Denver woman accused of working to aid terrorists hoping for plea deal

The Denver woman arrested in April as she boarded a flight to Syria – where authorities say she was planning to aid terror groups – filed a motion that could help land her a deal with prosecutors.

The attorney for Shannon Maureen Conley, 19, asked the court last week for an extension of time to file motions on behalf of his client.

"The parties are in continuing discussions concerning the potential resolution of the case," Robert W. Pepin, an assistant federal public defender, said in the motion. "Should those discussions result in a resolution of the case, as expected, there will be no need for defense motions at this time."

When reached by Wednesday, Pepin declined to comment on the proceedings and referred only to the court papers. Reuters reported that both sides will inform U.S. District Judge Raymond Moore by the end of the week if a deal is reached.

Pepin's client allegedly told agents that she wanted to use her American military training from the U.S. Army Explorers to start a holy war overseas, even though she knew that it was illegal. Her "legitimate targets of attack" included military facilities, government employees and public officials, federal court records say.

Conley was arrested April 8 at Denver International Airport, where she told agents she planned to live with a suitor she met online, apparently a Tunisian man who claimed to be fighting for an Al Qaeda splinter group, the Islamic State of Iraq and the Levant, known as ISIS. The militant group has recently overrun parts of Iraq and Syria.

Conley has been charged with conspiring to help a foreign terrorist organization.

A nurse's aide, Conley told investigators she planned to fly to Turkey and then travel to Syria to become a housewife and a nurse at the man's camp, providing medical services and training.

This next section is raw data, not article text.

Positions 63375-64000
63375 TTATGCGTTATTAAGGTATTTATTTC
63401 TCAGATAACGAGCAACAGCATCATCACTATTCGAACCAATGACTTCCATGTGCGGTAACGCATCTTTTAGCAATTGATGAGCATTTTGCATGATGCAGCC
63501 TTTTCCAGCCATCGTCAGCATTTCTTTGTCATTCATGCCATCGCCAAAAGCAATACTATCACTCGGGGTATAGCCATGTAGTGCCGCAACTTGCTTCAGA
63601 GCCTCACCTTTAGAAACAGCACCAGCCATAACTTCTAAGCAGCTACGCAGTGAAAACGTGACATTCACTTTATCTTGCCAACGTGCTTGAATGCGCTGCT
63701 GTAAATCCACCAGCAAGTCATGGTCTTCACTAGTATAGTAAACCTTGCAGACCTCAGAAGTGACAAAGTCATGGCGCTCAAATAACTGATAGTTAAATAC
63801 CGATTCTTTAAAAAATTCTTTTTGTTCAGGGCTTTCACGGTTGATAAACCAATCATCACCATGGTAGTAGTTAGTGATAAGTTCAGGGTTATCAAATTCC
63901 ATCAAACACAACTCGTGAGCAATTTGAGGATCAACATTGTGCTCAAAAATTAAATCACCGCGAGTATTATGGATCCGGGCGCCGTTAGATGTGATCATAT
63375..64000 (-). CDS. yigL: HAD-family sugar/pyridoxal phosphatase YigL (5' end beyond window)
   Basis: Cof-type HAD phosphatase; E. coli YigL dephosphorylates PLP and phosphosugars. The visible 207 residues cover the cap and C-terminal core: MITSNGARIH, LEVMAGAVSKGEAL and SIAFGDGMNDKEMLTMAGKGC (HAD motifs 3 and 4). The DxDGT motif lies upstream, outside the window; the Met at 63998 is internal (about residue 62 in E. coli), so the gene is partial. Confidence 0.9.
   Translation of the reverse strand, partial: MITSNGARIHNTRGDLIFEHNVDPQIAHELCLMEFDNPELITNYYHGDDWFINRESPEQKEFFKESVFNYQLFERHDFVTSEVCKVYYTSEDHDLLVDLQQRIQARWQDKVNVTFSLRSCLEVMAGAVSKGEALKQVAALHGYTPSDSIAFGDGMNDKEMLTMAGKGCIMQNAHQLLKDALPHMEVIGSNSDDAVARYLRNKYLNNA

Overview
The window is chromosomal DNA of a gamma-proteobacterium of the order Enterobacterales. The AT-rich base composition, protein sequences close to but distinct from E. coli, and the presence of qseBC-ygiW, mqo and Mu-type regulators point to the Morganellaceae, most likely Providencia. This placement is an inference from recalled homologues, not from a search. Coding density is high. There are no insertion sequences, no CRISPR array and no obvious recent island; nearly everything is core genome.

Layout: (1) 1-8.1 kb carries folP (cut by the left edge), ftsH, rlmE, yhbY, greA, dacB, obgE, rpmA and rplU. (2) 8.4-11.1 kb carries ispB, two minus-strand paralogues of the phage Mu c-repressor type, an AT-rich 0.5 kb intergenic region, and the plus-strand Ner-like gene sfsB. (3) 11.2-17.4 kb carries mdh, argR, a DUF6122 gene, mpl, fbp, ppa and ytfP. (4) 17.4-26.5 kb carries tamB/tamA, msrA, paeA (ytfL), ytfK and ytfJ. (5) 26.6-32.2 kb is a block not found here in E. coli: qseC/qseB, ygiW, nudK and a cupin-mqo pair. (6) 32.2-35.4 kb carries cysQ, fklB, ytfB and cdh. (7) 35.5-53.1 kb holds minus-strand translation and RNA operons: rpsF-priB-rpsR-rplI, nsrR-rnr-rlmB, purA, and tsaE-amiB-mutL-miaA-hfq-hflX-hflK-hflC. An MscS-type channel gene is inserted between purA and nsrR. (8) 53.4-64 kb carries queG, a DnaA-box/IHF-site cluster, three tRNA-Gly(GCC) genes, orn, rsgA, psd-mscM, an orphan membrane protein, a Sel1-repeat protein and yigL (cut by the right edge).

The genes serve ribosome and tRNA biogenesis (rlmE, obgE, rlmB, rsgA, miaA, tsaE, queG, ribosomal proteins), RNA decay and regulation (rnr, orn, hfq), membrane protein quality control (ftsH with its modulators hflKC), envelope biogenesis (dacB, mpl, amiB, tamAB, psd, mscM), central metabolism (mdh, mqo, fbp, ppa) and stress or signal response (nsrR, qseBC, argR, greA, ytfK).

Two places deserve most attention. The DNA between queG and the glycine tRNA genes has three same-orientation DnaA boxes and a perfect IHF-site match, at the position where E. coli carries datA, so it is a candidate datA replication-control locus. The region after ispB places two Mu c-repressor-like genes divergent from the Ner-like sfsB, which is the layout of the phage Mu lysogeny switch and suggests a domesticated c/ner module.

FBI agents became aware of Conley's growing interest in extremism in November after she started talking about terrorism with employees of a suburban Denver church who found her wandering around and taking notes on the layout of the area, according to the court documents. The church, Faith Bible Chapel in Arvada, was the scene of a 2007 shooting in which a man killed two missionary workers.

Conley spoke with agents several times after that, telling them of her desire for jihad, the records state. The agents tried openly to dissuade her, urging her instead to support Muslims through humanitarian efforts, which she told them was not an option.

"Conley felt that Jihad is the only answer to correct the wrongs against the Muslim world," the documents say.

Agents encouraged Conley's parents to get her to meet with elders at her mosque to find more moderate options. Her parents were apparently unaware of her extremism, authorities said.

Her father told an agent in March that Conley and her suitor had asked for his blessing to marry and were surprised when he declined. Her father later found a one-way plane ticket to Turkey.

Four days before her arrest, she told agents "there was nothing they could do to change her mind and that she was still going." They stopped her as she was walking down the jetway.

Fox News' Edmund DeMarche and The Associated Press contributed to this report